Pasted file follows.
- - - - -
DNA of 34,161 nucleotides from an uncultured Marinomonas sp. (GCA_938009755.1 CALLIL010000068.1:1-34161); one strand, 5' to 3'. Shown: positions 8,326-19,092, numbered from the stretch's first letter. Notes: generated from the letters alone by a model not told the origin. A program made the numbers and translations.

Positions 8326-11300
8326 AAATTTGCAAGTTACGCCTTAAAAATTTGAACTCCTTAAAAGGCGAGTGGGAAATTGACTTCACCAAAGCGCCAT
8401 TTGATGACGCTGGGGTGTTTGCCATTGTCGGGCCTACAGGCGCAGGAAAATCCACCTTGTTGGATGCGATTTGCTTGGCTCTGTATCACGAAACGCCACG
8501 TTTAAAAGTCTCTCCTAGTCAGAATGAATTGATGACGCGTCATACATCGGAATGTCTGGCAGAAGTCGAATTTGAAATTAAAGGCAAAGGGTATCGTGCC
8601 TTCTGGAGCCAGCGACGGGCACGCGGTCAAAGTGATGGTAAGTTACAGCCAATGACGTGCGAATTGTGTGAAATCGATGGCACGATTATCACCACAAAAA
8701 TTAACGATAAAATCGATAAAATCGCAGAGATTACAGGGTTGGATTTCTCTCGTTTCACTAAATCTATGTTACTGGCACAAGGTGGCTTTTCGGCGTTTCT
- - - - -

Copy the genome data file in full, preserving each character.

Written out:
DNA of 34,161 nucleotides from an uncultured Marinomonas sp. (GCA_938009755.1 CALLIL010000068.1:1-34161); one strand, 5' to 3'. Shown: positions 8,326-19,092, numbered from the stretch's first letter. Notes: generated from the letters alone by a model not told the origin. A program made the numbers and translations.

Positions 8326-11300
8326 AAATTTGCAAGTTACGCCTTAAAAATTTGAACTCCTTAAAAGGCGAGTGGGAAATTGACTTCACCAAAGCGCCAT
8401 TTGATGACGCTGGGGTGTTTGCCATTGTCGGGCCTACAGGCGCAGGAAAATCCACCTTGTTGGATGCGATTTGCTTGGCTCTGTATCACGAAACGCCACG
8501 TTTAAAAGTCTCTCCTAGTCAGAATGAATTGATGACGCGTCATACATCGGAATGTCTGGCAGAAGTCGAATTTGAAATTAAAGGCAAAGGGTATCGTGCC
8601 TTCTGGAGCCAGCGACGGGCACGCGGTCAAAGTGATGGTAAGTTACAGCCAATGACGTGCGAATTGTGTGAAATCGATGGCACGATTATCACCACAAAAA
8701 TTAACGATAAAATCGATAAAATCGCAGAGATTACAGGGTTGGATTTCTCTCGTTTCACTAAATCTATGTTACTGGCACAAGGTGGCTTTTCGGCGTTTCT